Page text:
I’m fine thanks …
How many times have you either been asked how you feel, or have asked someone else the same question, only to trot out the same, ‘safe’, pre-programmed answer ‘I’m fine thanks’. The conversation very rarely delves any deeper and validates whether or not the person really is ‘fine’. We’ve all heard the old saying that the definition of a ‘bore’ is someone who, when asked how they feel, actually tells you!
This is all very amusing, but do these automatic responses actually just serve to absolve us of the responsibility to watch out for each other? Should we feel any responsibility for each other’s well-being? As individuals, as organizations? We all need to answer these questions for ourselves, but perhaps it’s helpful to look at the impact of a friend, loved one or colleague who’s well-being is on a downward trend.
I am neither a psychologist nor a psychiatrist. I am also not a counsellor. If you believe someone you know is displaying symptoms of a clinical condition, then I would recommend referring to someone who can make a clinical assessment.
Well-being is closely associated with our internal sense of worth, our place in the world, our ability to control, contribute and create meaning in our own lives and the lives of others. When your well-being is good, you easily move into a flow state and everything is good, time passes quickly and things work as they should. When your well-being is poor, everything becomes more of a challenge, you slip back from unconscious competence to lower levels of capability and the harder you try, the more difficult it becomes to do anything. You are still the same person, you haven’t forgotten how to do things, it’s just that things aren’t going as well as they could, you can’t focus, you can’t operate at the level you know you’re capable of and that just makes things worse.
The impact of poor well-being should be clearly visible. Lower morale, lower energy, lower level of social interaction, lower productivity, … The list goes on. The problem is often that the creeping nature of low well-being masks the change. There is often no easily identifiable moment when things go from great to bad, but a gradual, day-by-day small change that goes un-noticed and we accept the ‘I’m fine thanks’, as we pass in the hallway.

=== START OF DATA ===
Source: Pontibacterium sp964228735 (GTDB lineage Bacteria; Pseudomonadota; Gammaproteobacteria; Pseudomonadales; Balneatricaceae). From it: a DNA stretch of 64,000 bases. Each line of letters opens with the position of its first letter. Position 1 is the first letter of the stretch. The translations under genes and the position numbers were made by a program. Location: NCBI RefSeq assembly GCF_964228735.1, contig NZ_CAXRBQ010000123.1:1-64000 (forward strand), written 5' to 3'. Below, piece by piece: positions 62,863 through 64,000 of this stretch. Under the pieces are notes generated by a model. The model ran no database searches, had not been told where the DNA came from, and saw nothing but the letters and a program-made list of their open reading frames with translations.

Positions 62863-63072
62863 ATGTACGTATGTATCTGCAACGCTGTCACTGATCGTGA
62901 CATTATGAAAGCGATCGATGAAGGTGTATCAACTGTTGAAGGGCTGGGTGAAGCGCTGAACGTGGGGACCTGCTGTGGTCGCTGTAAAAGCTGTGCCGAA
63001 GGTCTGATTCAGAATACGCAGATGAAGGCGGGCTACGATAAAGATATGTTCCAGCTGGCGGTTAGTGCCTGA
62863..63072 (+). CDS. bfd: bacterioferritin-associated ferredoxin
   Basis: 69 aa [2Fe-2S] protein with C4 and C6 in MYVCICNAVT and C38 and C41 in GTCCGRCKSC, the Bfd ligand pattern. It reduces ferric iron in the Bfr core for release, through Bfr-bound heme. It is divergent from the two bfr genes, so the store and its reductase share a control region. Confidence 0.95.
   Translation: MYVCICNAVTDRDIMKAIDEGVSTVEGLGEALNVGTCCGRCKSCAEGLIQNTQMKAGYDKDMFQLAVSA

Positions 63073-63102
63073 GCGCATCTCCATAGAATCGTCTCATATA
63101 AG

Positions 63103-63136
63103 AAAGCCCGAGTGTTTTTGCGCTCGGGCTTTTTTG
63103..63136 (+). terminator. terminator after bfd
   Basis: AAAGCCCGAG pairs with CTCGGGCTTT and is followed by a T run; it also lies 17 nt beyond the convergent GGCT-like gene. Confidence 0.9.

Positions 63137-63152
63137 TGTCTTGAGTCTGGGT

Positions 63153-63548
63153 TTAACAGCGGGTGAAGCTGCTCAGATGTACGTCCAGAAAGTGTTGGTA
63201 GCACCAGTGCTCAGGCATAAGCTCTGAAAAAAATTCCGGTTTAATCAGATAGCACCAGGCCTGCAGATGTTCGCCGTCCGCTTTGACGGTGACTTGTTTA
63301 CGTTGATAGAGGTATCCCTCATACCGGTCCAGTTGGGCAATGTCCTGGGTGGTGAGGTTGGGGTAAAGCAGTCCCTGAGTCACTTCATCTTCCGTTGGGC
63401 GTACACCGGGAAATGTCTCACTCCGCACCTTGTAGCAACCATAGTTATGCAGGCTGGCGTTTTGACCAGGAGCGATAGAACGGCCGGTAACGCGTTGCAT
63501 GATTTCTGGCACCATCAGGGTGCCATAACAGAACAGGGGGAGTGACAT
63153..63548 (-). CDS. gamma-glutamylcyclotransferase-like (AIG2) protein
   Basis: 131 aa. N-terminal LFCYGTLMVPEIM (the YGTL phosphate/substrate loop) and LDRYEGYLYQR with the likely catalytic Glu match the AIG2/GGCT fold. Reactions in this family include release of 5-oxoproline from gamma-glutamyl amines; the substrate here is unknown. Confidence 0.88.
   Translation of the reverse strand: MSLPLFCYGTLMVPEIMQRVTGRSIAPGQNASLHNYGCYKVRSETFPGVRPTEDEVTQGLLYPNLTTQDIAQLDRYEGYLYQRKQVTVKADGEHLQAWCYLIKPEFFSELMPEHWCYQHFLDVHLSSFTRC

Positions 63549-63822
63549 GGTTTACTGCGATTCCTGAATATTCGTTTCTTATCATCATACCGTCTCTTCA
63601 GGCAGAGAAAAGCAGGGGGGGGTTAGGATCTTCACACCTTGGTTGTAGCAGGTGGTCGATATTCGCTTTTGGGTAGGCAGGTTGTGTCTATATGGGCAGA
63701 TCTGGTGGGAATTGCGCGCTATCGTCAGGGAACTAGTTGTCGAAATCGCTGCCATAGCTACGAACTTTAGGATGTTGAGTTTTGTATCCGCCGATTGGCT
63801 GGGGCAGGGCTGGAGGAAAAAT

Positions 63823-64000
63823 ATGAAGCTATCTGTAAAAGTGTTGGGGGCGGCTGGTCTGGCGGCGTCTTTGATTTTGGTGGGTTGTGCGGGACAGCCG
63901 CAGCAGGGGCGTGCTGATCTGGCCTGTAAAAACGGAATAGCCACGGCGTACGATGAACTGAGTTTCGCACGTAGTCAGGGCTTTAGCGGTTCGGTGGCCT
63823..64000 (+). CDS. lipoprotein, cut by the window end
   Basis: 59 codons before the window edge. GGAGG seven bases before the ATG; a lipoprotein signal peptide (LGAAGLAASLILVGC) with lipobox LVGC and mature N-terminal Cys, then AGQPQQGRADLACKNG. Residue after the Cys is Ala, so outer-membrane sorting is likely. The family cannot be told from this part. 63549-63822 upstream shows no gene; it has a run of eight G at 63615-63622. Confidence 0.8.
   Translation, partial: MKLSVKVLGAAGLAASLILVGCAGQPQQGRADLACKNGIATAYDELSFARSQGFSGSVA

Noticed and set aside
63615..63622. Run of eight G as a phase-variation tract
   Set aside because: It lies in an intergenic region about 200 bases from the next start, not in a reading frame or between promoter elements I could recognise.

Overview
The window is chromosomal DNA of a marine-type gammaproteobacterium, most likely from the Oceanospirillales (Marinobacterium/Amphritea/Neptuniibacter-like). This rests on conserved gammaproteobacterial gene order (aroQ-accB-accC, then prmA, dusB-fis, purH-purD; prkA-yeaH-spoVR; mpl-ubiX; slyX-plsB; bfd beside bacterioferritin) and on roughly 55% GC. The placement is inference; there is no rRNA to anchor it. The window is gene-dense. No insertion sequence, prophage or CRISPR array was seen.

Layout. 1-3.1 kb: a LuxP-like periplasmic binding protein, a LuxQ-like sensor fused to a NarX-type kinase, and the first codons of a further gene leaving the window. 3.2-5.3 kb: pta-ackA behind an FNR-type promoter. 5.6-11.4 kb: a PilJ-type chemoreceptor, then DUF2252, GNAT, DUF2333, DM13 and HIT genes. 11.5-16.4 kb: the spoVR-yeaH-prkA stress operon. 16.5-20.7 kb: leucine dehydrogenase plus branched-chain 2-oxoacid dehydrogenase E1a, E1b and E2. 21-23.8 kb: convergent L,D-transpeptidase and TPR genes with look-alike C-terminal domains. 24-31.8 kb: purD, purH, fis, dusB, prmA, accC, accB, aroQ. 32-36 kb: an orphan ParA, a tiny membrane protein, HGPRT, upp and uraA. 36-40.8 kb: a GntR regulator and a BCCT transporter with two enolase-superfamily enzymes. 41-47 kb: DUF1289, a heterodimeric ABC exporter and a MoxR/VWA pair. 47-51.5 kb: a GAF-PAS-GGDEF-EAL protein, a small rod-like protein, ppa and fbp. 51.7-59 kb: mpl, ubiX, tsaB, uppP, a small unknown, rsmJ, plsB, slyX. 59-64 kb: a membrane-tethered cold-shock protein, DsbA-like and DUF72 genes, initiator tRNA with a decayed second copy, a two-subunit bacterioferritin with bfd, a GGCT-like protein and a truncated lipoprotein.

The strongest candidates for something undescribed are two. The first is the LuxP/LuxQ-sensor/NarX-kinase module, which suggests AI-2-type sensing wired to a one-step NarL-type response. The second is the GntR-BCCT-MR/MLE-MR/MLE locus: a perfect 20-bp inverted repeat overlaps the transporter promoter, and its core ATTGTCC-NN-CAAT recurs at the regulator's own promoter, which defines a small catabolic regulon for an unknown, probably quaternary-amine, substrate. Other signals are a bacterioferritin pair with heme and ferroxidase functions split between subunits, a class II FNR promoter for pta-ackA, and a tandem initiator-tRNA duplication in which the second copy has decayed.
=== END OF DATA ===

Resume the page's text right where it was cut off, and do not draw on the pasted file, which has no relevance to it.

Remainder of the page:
Perhaps we can all help each other by taking more notice of our friends, loved ones and colleagues. Asking ourselves if ‘I’m fine thanks’ rings true. Spotting when someone is slowly withdrawing, consistently performing at a lower level than expected, not engaging in the same way as usual with others.
Organizations can help by providing an environment of safety and awareness. Poor staff well-being is costly for a business, so creating awareness and spotting when things are going wrong makes good business sense. Investing in communication skills to enable people to have the conversations they need, coaching skills to support people when they get ‘stuck’ and leadership skills to generate positivity and flow in the workplace, helps to keep a healthy workplace environment. Giving people the basic understanding of how to spot when someone is showing the early warning signs can help to avoid more serious conditions developing and ensure that people get the support they need, when they need it most.
Mental Health and Well-being are popular topics that businesses use to ‘show they care’. The real difference comes when everyone in a business takes the time to look beyond the ‘I’m fine thanks’ and if someone seems a little ‘out of sorts’, stops for a chat and shows that they actually care.
MD- People in Flow Ltd